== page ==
Barry Bonds Helps Debunk the Myth That Cheaters Never Prosper

Dominic ErricoCorrespondent IDecember 16, 2011

SAN FRANCISCO, CA - DECEMBER 16:  Former Major League Baseball player Barry Bonds arrives at federal court for a sentencing hearing on December 16, 2011 in San Francisco, California.   Bonds is appearing at a sentencing hearing after a jury found him guilty on one count of obstruction of justice and was a hung jury on three counts of perjury for lying to a grand jury about his use of performance enhancing drugs.(Photo by Justin Sullivan/Getty Images)
Justin Sullivan/Getty Images

Two completely separate news events happened today. Yet in my crazy and twisted mind, they are both related.

Following an eight-year investigation into perjury and obstruction of justice charges, Barry Bonds was sentenced to 30 days house arrest, two years of probation, 250 hours of community service, and a $4,000 fine.

Assistant U.S. Attorney Matthew Parrella called the sentence a "slap on the wrist" and the fine "almost laughable".

Parrella argued that home confinement wasn't punishment enough "for a man with a 15,000-square-foot house with all the advantages."

So that's the going rate for lying to the federal government these days? Even better, Bonds has appealed the decision. He avoided jail time, but still wants to drag out the legal mess via appeals.

I don't get it...

Also today, we have the go-ahead for a perjury trial for Penn State Athletic Director Tim Curley and former vice-president Gary Schultz, who oversaw the university police department.

Here's what I want to know. Seeing how Bonds basically got away with no punishment for lying to the grand jury, why don't Curley and Schultz just cop a plea bargain, pay their fine and stay at home for a month? Seems to me the end result is going to be the same. They have a lot of money and will find a way to avoid jail time while the state chases the real criminal in this case: Jerry Sandusky.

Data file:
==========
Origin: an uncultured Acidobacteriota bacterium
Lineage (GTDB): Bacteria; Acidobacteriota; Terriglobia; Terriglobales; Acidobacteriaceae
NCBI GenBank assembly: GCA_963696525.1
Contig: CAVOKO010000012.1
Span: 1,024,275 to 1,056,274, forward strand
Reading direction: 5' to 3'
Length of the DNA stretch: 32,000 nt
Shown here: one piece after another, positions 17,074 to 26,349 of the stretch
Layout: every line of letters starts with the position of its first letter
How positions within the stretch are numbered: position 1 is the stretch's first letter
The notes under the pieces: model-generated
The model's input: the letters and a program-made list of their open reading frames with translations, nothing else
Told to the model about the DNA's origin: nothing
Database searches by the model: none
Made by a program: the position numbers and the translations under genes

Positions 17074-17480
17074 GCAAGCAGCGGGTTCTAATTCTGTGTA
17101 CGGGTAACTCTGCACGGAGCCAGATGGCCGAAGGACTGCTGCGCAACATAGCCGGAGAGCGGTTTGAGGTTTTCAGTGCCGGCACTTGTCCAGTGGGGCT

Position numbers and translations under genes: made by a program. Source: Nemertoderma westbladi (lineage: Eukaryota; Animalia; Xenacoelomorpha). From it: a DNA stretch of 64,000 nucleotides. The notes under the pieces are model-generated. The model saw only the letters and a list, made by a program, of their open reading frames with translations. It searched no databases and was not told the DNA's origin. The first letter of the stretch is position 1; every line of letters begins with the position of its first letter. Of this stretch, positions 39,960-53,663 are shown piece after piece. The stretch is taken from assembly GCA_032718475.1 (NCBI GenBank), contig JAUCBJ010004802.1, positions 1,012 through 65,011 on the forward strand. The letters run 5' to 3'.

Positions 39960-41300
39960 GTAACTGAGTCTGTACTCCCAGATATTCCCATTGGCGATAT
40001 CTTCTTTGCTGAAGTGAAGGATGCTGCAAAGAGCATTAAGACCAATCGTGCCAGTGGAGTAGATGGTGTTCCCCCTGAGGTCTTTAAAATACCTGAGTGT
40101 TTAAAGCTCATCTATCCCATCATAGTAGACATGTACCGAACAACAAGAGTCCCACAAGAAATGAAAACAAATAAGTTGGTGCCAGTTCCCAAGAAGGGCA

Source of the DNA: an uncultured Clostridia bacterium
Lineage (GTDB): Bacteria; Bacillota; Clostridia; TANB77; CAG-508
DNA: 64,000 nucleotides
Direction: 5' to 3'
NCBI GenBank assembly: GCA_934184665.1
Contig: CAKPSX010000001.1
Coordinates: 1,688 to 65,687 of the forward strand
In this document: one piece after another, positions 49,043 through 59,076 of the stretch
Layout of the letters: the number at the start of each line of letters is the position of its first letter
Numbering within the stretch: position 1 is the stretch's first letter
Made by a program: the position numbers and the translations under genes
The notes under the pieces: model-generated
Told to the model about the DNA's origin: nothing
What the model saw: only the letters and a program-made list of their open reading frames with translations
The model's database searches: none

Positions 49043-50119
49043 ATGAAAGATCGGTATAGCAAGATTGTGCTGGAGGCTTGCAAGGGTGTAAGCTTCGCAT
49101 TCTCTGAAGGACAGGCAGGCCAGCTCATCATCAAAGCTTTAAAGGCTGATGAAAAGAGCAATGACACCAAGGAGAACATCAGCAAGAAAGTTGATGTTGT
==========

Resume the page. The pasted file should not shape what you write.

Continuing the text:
It would save the government some taxpayer money and would keep my Twitter feed clear from all of the same people reporting the same exact details of the trial word for word. Newsflash: I don't need to know every detail that was said in court. Just write a nice article and tweet it when you're done.

I'm not trying to say that Curley and Schultz shouldn't face consequences for their actions, but it would be rather laughable if they served jail time when Bonds committed the same crime and avoids the slammer.

I'm sure Roger Clemens will get the same luxury treatment when his day in court comes. Sports stars and celebrities always get away with things us mere peasants would not.

Prosecutors spent eight years trying to send Barry Bonds to jail, but in the end he only has to stay at home in his lavish mansion for a month...some punishment.

My god, do we live in a messed up society.

What kind of message does this send to people who would lie to a grand jury? Apparently, all you will get is a slap on the wrist. No big deal. How about the punishment fit the crime every once in a while? Plaxico Burress spent time in jail for shooting HIMSELF! He didn't even harm anyone else.

If I'm Curley and Schultz's legal team, I'm pointing to this decision on Bonds today and asking why even bother with the charade of a trial, it's just wasting everyone's time. I guess it does fill the gaps in between Jerry Sandusky's lawyer offering up a bunch of BS.

I guess I'm just used to the government wasting our time and money, but that's an article for another day.

Feel free to weigh in with your comments below.